Reply to RustyK4:
If the topic of discourse is getting you quickly from London to Paris, and I offer the assertion “You should take the chunnel-train”, I am expressing a judgement about the way you should behave. I could even offer the assertion “The right thing to do is take the chunnel-train.” Or even “It would be wrong for you to take the channel ferry.” These are all prescriptive assertions, but given the context of discourse, do have value.
To what extent does expressing your judgement makes it ‘objective’? I can understand that, if the judgement is made based solely on travel time then it can claim to be more objective than other judgements. But it is still an approximation. Somebody else might suggest that, all things being equal, the chunnel-train is more rapid, but it might be more inclined to unexpected delays or breakdowns which increase travel time. There are variables. The judgement may certainly have value but not absolute value relative to other options. You seem to be using ‘objective’ here in a relative way.
If morality has to do with achieving “flourishing” (however you choose to understand that concept), the moral assertions become hypothetical conditional assertions that are indeed truth apt.
I find the ”(however you choose to understand that concept)”
to be intriguing. It sounds highly subjective. If we are talking about something as relatively simple as travel time, we might be able to agree on a simple measure – such as hours and minutes – to make the judgement more objective. How would you do this with ‘flourishing’, even if everybody agreed on this criterion, which is not necessarily the case? Does ‘objective’ require that a few people agree on the criterion or that everybody does? If this is truth apt, then I have no idea how ‘truth’ in this context could be demonstrated, even in theory.
The physical universe will determine whether the stated judgements are in fact true ways to achieve flourishing.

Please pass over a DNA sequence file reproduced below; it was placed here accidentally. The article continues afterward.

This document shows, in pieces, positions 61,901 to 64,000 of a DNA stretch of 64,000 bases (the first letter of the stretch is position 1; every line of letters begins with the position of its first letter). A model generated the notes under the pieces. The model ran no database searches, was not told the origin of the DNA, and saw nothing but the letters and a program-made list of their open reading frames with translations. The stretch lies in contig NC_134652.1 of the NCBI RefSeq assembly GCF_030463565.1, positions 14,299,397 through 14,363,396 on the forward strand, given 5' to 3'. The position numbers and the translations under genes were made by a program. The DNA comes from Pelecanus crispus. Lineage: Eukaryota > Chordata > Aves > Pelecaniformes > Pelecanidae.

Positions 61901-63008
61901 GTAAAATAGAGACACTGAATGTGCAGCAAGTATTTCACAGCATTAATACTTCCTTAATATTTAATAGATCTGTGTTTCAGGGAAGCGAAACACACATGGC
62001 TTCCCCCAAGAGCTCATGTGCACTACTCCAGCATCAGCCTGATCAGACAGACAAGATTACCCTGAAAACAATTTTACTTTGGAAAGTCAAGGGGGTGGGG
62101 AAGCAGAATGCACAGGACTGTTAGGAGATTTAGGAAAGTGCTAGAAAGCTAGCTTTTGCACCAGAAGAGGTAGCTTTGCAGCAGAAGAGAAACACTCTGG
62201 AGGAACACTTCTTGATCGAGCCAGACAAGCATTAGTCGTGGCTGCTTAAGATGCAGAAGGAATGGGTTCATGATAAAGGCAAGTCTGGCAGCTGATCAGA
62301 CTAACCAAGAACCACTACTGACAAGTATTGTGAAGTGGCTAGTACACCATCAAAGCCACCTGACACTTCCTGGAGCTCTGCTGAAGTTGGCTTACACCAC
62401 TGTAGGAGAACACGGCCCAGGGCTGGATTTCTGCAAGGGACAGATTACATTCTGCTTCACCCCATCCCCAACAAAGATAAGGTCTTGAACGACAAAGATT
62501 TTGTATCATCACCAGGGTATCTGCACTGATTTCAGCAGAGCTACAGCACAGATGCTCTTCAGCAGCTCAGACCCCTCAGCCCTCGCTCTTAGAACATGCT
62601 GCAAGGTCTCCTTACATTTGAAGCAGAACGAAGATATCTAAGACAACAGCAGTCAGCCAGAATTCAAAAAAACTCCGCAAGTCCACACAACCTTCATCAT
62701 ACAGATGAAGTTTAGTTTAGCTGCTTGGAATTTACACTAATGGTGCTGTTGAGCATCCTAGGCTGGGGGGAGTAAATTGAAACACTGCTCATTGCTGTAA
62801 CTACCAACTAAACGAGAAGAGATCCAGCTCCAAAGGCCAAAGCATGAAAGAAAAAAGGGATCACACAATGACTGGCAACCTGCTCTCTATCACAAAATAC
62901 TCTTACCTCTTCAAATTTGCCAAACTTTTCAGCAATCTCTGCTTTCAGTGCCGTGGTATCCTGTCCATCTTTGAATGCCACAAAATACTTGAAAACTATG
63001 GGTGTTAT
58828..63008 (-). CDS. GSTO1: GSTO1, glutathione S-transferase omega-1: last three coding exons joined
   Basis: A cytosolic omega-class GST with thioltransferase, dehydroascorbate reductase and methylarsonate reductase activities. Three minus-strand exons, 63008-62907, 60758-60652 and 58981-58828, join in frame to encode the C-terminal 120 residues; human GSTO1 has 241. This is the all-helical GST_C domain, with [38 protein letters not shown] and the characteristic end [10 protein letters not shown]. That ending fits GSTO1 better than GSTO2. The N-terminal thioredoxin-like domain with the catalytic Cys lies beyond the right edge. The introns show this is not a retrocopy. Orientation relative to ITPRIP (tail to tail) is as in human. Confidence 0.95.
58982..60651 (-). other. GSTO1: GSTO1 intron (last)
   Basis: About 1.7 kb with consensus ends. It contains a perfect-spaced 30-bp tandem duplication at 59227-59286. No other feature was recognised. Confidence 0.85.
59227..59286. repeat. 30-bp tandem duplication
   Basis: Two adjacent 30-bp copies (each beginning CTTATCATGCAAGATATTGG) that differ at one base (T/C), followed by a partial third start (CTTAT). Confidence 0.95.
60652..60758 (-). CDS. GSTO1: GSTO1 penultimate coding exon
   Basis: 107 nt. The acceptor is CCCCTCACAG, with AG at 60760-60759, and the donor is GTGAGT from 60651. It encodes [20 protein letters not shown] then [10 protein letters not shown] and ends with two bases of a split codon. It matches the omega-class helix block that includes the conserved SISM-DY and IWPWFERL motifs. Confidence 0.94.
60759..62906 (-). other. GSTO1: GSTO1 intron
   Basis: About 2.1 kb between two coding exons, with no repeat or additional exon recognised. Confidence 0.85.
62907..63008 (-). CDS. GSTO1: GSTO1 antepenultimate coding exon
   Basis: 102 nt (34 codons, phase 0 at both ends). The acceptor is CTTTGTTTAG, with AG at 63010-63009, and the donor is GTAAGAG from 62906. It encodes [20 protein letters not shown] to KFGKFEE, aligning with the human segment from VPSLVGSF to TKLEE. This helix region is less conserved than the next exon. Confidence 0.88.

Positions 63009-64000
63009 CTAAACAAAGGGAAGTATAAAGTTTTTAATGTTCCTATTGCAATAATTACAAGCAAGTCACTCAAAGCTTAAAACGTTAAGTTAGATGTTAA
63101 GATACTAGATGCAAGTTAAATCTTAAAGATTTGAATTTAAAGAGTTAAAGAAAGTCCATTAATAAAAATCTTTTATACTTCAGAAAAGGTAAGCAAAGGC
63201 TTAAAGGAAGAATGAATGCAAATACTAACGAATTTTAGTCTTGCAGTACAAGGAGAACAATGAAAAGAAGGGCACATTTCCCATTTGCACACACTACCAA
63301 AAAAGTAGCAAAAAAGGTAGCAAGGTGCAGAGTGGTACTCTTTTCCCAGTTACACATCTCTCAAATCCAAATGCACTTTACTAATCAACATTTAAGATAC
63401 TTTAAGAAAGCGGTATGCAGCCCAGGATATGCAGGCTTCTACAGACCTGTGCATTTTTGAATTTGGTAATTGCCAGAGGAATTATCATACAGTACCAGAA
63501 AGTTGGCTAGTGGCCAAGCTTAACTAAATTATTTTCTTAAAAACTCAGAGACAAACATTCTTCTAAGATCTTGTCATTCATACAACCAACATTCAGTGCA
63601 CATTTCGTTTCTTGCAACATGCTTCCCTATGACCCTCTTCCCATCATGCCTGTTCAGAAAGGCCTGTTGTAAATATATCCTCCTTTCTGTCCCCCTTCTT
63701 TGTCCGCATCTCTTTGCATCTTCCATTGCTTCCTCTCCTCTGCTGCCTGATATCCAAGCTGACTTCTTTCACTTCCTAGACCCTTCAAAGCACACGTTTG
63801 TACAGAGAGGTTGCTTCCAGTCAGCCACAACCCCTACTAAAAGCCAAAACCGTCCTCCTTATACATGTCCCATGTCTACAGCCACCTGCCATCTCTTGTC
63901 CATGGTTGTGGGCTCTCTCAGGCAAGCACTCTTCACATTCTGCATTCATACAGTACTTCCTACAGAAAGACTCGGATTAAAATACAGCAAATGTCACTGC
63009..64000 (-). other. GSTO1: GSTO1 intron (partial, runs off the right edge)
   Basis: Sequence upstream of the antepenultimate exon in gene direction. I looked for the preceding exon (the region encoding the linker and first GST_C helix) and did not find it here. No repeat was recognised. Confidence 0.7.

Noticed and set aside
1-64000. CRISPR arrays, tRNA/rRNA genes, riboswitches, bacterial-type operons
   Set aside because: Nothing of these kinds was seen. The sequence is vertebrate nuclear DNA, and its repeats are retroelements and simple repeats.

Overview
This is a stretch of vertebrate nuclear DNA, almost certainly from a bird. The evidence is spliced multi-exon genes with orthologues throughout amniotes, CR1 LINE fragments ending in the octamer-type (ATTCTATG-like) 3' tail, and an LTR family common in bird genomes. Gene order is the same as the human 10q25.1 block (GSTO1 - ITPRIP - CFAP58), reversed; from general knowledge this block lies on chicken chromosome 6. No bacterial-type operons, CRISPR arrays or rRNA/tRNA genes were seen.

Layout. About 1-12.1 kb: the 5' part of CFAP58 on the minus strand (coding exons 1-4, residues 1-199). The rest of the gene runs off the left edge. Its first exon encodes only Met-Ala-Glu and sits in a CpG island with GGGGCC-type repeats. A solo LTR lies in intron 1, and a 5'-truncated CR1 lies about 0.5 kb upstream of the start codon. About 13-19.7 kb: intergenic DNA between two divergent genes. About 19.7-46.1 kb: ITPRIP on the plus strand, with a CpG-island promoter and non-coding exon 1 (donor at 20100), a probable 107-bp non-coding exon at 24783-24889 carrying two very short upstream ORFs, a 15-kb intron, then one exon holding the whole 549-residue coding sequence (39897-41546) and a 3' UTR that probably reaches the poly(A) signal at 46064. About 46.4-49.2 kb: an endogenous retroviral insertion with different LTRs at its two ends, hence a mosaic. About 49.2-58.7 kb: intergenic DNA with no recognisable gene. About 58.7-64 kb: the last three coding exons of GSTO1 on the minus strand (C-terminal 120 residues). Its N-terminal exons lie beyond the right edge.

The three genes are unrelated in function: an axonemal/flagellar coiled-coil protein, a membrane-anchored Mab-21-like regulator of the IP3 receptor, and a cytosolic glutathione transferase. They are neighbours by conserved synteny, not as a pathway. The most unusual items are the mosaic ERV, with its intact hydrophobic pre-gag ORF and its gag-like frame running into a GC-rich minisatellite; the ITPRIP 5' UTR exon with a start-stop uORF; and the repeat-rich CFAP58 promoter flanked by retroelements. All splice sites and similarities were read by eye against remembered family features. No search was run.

I am bewildered by this. Firstly, I doubt very strongly that any broad agreement can be reached that morality has to do with ‘flourishing’, particularly when many ‘believers’ insist that morality must based on a set of laws which are handed down and not questioned. Your statement is, in itself, subjective. Even if we accept the premise I can see no way in which agreement might be reached on what is required to assess ‘flourishing’. Let’s imagine that we try to keep it simple by choosing some basic measures. An ascetic requires solitude for contemplation. A zealot requires freedom for their particular religion but suppression of all others. A bacchanalian requires plenty of access to booze, nightclubs and so on. How would you go about resolving conflicts objectively? What is it about the physical universe which will, of itself, sort out anything?
We choose values, and value them, because we believe that they will contribute to our own "flourishing".
Yes, we choose values. Subjective. Based on our own concepts and requirements for ‘flourishing’. Subjective. Which are highly unlikely to be the same criteria as those chosen by others. Subjective.
If that is the case, the morals and values are not subjective.
They become objective facts of the matter.
I am unable to follow your line of reasoning.